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We published an article comparing SolidEdge to Solidworks. Jim, as mentioned in the article, makes his living utilizing CAD systems and teaching CAD. Although his primary tool is Solidworks he has looked at other options, and worked with other systems in the past. He is established enough to pass judgment on which tool is best equipped for his needs. That said his call of vast superiority by Solidworks seems inflated.
Solidworks is a wonderful tool, which has many advantages in developing great designs. There are two primary points that Jim makes in his comparison of Solid Edge and Solidworks. I will address each separately below, but the point is also made to compare Solidworks in their current form to ProE of the early 2000’s. First to address this issue:
Solidworks most certainly appealed to a new crowd and that appeal can be pointed to as one of the core reasons it succeeded over the years. That said a comparison of the user interaction from Solidworks to Solid Edge, or any other CAD software for that matter, is in my estimation misguided.
Thanks to their long-standing position as the market leader Solidworks has a vast user community that does most of the heavy lifting for them. Just take a look at their user groups, or this forum, where common users are significantly more active than the parent company. Certainly the cultivation of this community is due to the direct actions of Solidworks but smaller market disruptors should not be hindered simply based on their market share (a point that Jim makes, though pointing again at PTC of a decade ago).As for the “arrogant jerk” comment I can safely say I have run into similar jerks at a variety of companies. Though an organization is at least in part responsible for the actions of their employees it is unfair to characterize an entire organization based on the actions of one sales representative.
As for the points made regarding why Solidworks “won” over ProE, these seem to be relatively subjective concerns. Personally I can attest to the Solid Edge crew being very straight shooters, fun, and above all very geeked out on their product. Through writing assignments I have had the privilege to spend time with a number of the Siemens staff and they have been simply fantastic. Further I’ve found their software to be just as easy to use as any other CAD program – though admittedly that still would not qualify it as “easy”.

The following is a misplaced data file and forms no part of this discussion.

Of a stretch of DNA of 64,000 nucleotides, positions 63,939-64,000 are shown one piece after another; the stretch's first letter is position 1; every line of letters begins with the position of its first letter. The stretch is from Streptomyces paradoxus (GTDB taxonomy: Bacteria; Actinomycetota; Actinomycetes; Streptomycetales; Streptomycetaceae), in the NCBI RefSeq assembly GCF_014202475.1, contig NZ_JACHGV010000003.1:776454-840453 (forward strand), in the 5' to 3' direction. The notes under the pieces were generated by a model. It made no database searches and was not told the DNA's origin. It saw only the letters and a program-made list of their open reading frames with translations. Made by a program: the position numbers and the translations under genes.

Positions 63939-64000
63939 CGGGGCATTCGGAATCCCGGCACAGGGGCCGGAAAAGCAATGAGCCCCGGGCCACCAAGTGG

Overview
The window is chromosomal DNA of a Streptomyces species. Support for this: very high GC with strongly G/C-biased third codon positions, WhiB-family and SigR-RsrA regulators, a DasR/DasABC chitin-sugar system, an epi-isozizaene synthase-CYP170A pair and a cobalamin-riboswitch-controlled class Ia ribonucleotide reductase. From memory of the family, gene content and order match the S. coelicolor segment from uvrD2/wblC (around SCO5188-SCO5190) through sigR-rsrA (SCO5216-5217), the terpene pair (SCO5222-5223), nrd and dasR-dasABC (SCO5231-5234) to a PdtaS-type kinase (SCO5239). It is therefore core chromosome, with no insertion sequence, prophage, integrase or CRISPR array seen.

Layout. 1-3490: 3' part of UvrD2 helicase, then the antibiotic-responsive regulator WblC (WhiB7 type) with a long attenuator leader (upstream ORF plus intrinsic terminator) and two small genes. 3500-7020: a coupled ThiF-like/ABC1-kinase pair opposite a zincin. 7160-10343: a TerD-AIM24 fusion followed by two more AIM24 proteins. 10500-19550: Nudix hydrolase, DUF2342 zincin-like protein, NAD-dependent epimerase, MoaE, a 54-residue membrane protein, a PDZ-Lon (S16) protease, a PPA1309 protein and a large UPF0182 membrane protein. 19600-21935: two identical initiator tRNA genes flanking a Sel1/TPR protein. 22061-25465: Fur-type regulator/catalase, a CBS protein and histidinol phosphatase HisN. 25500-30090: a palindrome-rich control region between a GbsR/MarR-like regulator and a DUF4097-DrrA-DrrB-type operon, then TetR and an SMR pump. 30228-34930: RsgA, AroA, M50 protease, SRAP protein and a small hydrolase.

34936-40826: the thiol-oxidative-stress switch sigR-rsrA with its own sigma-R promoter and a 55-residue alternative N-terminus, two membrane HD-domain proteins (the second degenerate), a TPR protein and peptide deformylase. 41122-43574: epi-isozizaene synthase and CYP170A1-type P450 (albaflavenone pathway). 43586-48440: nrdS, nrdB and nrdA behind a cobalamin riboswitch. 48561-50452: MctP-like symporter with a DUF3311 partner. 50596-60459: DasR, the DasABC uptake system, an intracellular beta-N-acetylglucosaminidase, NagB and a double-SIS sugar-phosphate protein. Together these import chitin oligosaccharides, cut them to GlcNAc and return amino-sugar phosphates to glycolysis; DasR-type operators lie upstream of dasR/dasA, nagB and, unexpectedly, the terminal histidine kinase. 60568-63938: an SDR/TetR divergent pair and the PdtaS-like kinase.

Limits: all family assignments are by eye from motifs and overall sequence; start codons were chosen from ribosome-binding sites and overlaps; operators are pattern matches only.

As for Synchronous Technology (ST), the comparison to a wonder bra is incomplete. Solid Edge has all the same trappings of Solidworks and ST is better considered a feature add-on than an underlying principle. Yes it can remove some modeling history but this is not a default – Solid Edge also includes an ordered modeling system that is at least on par with Solidworks. ST as an addition is akin to the Instant3D capabilities of Solidworks and in my experience ST is vastly superior.Some hesitation is warranted given the marketing behind ST but the software should not be knocked simply because the team has decided to showcase a point of differentiation in their marketing – who would but a system marketed as “On par with the market leader – with better additional features”.It is surely easier to promote a message of simply “Better features than the market leader”.
Ultimately Jim and I agree. Solid Edge needs something more to jump ships. Considering the amount of time many users spend training on a new system making the change is a huge decision for engineers. Roll in that fact that both systems run in the thousands of dollars and it is going to take more than a few features to really change things.
With all that said, the CAD industry is ripe for a disruptor. A new system that changes the way designers think and model, a system that will make us all take a pause and likely say “that will never work” before ultimately succumbing to a new generation that is passing us by. At least that’s what my friends who used to work at drafting tables tell me.